November 22, 2022

How marquee brands are managing rising energy costs

2022 Inflation Report: Insights brought to you by David Energy

As an operator, there’s no doubt you’re feeling the recent increases in the price of, well, just about everything. Whether it’s the cost of new equipment, cleaning services, employees, or monthly utility bills, prices are sky high.

While there are several factors underlying this increase in prices, a big driver of the uptick is the global rise in energy costs. Because energy is a major input into nearly everything – transportation, agriculture, manufacturing and more – when energy prices go up, everything gets more expensive.

So, why is energy so expensive?

To give you a sense for how much things have changed in the last 12 months, let’s take a look at the last year of energy prices in New York.  As you can see on the left, price increases started January 2022 and have continued throughout the summer.

There are two main factors driving the increase in prices – one is the triumphant return to business-as-usual coming out of Covid-19, and the other is a global reduction in the production of oil and gas. Let’s dig into each of those a bit more:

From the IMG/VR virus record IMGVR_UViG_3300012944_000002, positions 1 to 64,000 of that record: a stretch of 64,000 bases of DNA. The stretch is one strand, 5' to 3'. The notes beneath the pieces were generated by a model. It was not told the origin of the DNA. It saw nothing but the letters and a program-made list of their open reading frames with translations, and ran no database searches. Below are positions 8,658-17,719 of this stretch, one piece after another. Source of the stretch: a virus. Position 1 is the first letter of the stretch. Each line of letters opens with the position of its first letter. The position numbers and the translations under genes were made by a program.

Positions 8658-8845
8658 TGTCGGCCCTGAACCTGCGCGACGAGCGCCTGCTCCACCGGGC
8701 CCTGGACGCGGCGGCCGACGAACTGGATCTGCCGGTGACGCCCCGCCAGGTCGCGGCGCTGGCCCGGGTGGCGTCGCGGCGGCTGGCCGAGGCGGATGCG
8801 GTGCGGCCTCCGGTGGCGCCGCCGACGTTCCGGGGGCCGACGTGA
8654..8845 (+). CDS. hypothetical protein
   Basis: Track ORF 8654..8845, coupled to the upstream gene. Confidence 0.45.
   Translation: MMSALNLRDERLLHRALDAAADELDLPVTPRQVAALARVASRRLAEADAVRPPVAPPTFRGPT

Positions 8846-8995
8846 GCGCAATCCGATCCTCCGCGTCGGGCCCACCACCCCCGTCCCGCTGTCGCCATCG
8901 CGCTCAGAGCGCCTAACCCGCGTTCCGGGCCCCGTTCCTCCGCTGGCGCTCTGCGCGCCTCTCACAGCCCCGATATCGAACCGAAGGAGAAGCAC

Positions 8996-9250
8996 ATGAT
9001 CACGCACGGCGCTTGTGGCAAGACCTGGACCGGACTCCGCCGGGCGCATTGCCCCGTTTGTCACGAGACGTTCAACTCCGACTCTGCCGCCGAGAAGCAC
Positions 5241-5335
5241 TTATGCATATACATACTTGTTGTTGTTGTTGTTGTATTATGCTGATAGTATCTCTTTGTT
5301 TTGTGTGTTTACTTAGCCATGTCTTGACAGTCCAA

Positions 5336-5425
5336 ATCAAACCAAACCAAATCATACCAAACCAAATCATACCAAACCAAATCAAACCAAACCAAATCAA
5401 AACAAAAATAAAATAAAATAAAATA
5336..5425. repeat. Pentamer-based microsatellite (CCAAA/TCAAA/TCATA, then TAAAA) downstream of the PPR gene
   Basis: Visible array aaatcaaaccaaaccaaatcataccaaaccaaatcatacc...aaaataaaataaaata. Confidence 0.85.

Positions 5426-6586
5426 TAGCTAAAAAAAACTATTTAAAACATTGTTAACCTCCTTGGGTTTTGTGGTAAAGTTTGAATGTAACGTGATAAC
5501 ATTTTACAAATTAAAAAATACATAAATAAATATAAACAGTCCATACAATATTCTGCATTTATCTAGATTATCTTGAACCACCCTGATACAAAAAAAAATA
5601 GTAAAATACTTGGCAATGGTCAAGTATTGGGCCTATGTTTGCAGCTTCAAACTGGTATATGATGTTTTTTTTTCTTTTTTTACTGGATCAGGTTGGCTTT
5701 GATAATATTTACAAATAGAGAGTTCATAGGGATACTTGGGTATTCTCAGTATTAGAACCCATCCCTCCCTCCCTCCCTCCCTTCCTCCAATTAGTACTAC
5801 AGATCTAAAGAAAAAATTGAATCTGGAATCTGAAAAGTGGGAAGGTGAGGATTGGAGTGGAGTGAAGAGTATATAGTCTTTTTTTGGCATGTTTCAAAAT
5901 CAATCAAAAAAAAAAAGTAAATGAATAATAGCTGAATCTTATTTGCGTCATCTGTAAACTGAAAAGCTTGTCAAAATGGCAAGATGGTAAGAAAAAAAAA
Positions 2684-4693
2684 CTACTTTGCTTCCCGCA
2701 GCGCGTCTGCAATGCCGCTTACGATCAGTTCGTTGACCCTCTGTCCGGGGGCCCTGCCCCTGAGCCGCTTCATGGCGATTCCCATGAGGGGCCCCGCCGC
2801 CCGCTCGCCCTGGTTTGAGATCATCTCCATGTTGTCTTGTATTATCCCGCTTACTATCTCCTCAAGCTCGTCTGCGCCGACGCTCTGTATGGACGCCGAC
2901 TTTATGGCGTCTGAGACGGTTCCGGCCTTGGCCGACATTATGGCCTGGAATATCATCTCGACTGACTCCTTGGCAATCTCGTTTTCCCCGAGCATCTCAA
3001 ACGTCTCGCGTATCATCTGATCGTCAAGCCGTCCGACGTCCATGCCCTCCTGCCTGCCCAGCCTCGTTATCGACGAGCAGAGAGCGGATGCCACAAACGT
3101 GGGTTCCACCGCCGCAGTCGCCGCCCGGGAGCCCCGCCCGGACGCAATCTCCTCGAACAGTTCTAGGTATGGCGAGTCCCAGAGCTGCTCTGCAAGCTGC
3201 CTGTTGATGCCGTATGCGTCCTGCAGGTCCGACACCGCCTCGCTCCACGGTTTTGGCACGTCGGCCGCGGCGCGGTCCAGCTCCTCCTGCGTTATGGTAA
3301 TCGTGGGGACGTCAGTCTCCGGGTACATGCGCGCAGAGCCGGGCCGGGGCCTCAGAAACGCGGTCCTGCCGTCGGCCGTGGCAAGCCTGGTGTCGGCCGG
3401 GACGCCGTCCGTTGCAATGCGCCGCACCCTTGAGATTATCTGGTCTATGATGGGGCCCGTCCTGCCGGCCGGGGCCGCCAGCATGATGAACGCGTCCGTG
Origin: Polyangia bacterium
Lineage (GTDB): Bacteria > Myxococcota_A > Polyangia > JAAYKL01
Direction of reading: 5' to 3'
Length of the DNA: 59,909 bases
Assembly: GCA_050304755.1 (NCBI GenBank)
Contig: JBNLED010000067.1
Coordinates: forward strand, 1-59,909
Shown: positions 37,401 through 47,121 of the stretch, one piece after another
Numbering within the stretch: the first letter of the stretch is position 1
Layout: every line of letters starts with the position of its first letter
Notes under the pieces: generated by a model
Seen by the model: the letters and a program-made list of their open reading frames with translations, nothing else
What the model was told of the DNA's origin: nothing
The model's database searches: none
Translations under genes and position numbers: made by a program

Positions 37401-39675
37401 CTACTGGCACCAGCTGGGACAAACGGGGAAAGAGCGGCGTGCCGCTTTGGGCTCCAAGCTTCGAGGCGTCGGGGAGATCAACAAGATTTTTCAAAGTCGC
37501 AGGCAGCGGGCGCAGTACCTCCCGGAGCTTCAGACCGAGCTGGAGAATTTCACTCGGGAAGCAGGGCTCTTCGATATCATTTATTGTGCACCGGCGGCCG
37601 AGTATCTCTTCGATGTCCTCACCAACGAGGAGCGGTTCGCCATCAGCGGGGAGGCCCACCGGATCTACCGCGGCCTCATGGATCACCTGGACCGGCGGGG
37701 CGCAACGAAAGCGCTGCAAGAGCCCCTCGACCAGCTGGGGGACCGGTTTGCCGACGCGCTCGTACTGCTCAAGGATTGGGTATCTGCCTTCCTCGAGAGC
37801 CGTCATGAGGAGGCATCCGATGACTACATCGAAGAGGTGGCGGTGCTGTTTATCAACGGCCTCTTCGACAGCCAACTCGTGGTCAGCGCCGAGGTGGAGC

1. Bouncing back: As facility operations normalize, that means more customers more regularly visiting your sites. This means longer operating hours than during the pandemic, and as a result greater electricity usage across the board
  2. Decreased supply: Covid-19 heavily impacted the global production of oil and gas by constraining supply and driving up prices, and the conflict between Russia and Ukraine further pinched supply, leading to even higher prices. While the U.S. has a domestic supply of natural gas, solar, and wind power softening the impact, prices at home are still elevated

These two factors have combined to both drive up demand while constraining supply – leading to skyrocketing energy prices and rampant inflation across the economy.

Does the new normal call for a new approach?

Despite this new normal, most businesses have not been able to insulate themselves against price spikes. That has to do, in large part, with how most businesses buy their energy today.

Today, there are essentially 2 options for purchasing electricity – through your local utility (in New York City, that’s ConEdison) or through an energy broker who procures a selection of prices from independent retailers. If you’re buying electricity from the utility, you’re buying what the industry calls an index rate — meaning that you’re directly exposed to the market and will pay a different rate depending on how energy markets have moved. In cheap markets, you’ll pay less, but in expensive markets like today’s, your bill could get VERY expensive. In some cases, increases in energy prices for businesses on index rates can bankrupt small businesses, as is already happening in the U.K.